In the Second World War, Allied and Axis troops suffered over 400,000 casualties in the battles that raged over North Africa, while more than one million African troops were dragooned into military service on behalf of their European colonial oppressors.
It is not only the United States that is launching its military into a new scramble for Africa, but also the old European colonialists. France has deployed some 4,000 troops across its former Sahel colonies of Burkina Faso, Chad, Mali, Mauritania and Niger. Meanwhile, nearly three-quarters of a century after the defeat of Rommel’s Afrika Korps, Germany has some 1,000 troops deployed in Mali, a major component in the resurgence of German militarism.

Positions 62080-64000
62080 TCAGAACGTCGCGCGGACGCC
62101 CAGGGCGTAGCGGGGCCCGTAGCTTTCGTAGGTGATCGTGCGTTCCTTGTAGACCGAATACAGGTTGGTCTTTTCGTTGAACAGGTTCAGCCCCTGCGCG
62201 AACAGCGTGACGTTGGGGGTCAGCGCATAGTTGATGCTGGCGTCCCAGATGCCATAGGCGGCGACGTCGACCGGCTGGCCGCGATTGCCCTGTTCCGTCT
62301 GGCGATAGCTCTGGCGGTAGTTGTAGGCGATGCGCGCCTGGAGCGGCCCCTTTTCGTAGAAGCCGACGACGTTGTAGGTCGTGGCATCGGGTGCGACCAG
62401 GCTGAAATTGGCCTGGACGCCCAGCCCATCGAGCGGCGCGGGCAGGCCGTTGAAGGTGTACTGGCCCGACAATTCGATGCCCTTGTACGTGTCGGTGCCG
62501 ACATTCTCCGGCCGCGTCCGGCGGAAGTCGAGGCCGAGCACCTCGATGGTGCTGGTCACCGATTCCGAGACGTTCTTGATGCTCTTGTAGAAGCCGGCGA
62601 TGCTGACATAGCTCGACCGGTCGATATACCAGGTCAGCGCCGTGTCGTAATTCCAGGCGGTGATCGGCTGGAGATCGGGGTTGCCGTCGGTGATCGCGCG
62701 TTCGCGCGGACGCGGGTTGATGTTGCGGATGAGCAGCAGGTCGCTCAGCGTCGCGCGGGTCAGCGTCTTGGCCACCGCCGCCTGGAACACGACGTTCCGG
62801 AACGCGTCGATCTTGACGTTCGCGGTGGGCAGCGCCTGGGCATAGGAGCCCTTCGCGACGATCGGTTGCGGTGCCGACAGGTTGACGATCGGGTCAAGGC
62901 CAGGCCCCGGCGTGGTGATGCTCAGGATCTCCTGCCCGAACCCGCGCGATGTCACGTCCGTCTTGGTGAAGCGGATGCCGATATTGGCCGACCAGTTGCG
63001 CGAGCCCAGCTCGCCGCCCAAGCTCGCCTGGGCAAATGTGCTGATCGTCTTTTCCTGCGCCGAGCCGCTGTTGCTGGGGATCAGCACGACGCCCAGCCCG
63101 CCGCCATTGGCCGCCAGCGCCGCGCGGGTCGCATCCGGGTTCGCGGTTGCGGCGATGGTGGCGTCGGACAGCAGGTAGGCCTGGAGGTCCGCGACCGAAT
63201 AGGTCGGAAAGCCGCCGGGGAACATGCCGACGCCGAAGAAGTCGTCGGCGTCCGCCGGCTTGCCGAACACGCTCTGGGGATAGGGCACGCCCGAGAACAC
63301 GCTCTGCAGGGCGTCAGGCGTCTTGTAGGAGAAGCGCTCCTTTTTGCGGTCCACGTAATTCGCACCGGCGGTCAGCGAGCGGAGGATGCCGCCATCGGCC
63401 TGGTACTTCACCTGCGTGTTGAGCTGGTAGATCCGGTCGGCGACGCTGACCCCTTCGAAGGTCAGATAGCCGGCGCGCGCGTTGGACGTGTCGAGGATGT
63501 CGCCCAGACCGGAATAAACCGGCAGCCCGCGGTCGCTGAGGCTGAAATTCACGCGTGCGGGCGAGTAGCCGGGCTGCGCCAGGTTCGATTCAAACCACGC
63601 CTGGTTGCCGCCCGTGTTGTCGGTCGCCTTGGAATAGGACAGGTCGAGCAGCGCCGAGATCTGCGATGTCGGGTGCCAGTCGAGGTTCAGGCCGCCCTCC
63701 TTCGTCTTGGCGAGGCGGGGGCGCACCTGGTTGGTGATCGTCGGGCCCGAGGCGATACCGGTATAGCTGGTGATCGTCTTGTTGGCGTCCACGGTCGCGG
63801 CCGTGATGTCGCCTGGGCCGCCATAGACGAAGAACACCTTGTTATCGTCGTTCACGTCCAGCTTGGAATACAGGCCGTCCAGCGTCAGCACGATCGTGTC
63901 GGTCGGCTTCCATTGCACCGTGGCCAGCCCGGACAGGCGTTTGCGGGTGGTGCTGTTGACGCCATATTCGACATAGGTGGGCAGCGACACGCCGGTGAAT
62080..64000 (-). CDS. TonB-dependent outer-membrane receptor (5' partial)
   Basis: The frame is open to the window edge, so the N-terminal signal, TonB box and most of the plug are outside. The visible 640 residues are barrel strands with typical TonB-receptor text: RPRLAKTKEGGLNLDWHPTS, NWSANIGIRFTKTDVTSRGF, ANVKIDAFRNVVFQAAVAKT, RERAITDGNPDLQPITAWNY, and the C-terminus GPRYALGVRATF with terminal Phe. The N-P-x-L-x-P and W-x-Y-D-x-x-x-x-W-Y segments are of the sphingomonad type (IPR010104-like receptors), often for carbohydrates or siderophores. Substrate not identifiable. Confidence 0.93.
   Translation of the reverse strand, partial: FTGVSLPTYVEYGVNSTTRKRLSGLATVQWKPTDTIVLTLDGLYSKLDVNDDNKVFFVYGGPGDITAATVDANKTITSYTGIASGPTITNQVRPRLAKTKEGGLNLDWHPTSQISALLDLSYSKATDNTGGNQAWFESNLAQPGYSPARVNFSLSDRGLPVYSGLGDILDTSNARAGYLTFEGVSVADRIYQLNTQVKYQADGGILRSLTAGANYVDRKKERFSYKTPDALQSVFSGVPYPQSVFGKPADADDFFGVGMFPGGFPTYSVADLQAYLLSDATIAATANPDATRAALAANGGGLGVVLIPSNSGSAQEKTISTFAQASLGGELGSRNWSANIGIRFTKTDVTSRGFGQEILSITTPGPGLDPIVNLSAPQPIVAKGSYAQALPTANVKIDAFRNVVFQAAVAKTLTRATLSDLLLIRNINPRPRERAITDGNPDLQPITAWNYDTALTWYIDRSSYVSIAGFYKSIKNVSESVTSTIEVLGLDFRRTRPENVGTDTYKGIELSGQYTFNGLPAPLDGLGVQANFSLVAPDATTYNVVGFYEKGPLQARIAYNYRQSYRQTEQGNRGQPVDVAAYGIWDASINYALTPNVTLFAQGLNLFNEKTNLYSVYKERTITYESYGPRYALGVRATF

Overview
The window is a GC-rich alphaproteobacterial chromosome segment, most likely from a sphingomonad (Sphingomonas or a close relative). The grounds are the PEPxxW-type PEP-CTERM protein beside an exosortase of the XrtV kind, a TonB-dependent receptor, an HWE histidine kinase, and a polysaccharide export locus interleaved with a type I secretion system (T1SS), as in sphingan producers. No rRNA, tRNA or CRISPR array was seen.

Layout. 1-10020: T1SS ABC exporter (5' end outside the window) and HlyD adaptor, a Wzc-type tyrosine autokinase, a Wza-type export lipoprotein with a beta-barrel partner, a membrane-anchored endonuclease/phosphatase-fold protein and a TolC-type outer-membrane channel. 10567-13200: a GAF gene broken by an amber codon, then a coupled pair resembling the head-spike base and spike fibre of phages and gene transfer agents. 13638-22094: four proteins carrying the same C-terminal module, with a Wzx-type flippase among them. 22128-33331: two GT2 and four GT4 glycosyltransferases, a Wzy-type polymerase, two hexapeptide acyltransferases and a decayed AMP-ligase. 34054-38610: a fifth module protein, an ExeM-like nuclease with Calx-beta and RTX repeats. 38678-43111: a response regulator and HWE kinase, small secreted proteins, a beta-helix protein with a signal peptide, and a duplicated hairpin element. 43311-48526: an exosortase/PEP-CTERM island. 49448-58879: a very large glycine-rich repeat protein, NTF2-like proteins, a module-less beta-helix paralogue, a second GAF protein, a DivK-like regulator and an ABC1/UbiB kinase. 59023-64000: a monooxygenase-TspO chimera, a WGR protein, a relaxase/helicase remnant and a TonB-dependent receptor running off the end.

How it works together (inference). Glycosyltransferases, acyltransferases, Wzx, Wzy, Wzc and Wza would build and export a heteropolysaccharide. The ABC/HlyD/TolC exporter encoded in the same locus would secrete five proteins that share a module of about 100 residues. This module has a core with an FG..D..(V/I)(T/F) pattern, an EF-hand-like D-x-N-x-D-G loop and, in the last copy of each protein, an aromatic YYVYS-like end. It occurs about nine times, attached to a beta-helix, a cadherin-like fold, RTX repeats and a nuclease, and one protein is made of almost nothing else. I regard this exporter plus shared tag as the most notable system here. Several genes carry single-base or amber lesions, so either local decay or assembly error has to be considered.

The crisis of world imperialism, and above all that of the US capitalist system, threatens to turn Africa once again into an arena of bloody global struggles.
Author Tony Schwartz, who co-authored “The Art of The Deal” and is a contributor to :”The Dangerous Case of Donald Trump”, was on CNN to discuss Trump’s recent rash of Tweetrage at Lavar Ball. Schwartz tells us what we already know – that Trump hates black people (I would also include brown people, women and most other minorities): here.